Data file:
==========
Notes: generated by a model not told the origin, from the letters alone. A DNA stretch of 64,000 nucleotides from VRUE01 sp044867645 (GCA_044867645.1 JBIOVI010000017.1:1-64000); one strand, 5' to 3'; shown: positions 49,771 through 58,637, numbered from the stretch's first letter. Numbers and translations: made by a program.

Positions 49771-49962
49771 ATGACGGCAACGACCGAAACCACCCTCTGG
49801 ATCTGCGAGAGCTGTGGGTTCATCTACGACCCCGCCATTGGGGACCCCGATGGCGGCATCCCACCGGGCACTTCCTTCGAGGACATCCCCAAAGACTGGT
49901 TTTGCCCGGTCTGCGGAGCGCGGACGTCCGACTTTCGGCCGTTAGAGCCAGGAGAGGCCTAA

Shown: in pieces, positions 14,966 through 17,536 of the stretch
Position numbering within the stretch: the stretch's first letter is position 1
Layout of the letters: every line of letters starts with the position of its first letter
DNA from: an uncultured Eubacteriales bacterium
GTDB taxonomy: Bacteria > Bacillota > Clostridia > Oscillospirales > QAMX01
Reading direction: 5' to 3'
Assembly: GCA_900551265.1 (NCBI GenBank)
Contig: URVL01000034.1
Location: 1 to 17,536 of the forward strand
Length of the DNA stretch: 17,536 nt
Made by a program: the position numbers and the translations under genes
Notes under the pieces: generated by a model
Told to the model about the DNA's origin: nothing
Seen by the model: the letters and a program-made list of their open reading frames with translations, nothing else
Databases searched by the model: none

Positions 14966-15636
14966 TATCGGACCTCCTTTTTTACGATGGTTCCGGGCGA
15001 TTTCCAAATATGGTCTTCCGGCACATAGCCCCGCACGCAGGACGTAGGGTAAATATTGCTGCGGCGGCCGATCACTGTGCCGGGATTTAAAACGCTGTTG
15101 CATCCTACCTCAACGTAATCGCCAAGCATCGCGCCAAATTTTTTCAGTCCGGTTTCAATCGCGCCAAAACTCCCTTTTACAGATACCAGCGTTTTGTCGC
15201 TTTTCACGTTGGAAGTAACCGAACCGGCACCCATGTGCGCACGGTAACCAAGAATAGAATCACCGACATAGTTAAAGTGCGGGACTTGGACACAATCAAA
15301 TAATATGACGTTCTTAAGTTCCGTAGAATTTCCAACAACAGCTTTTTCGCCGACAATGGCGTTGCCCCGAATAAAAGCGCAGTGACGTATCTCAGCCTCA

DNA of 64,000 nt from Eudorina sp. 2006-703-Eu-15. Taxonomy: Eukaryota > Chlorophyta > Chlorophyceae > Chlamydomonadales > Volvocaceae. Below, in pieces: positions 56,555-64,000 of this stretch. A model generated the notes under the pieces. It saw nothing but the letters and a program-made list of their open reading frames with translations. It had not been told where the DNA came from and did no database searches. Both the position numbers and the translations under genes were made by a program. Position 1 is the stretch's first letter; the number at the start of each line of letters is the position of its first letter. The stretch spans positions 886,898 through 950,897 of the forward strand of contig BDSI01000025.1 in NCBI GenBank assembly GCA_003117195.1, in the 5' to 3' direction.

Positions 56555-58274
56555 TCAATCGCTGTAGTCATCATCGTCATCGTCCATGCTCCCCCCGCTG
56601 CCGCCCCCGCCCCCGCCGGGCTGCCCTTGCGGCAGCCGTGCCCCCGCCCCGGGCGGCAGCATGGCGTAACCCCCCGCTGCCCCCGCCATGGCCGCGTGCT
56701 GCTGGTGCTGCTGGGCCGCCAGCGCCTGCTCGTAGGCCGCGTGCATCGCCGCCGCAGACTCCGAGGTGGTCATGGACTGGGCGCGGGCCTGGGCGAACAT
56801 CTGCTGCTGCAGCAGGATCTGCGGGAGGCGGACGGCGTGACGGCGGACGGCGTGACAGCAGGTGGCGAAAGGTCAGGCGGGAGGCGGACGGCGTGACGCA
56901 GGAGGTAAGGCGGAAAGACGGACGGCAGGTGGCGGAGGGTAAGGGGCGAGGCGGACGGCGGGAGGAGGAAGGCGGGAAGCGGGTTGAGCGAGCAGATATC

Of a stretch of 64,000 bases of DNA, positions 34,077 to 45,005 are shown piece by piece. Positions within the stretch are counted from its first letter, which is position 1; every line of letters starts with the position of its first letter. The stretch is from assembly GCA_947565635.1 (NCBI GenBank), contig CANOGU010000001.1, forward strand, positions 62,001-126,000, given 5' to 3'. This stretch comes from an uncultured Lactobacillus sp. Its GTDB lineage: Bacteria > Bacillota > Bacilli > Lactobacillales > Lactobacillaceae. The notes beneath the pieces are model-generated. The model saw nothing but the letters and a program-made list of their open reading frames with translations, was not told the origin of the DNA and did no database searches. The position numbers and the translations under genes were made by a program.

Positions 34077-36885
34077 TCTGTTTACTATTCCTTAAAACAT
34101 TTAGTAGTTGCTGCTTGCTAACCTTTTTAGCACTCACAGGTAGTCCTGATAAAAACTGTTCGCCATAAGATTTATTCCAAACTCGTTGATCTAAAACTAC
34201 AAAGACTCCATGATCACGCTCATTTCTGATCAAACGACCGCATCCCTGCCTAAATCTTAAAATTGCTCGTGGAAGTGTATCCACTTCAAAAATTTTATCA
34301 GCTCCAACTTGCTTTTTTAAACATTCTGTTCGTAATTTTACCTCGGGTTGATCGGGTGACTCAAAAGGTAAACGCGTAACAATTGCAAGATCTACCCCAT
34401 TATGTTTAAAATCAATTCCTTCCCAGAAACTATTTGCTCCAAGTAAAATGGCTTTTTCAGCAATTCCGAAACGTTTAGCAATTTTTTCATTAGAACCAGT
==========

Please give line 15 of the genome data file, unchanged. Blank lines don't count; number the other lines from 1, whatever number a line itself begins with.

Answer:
Length of the DNA stretch: 17,536 nt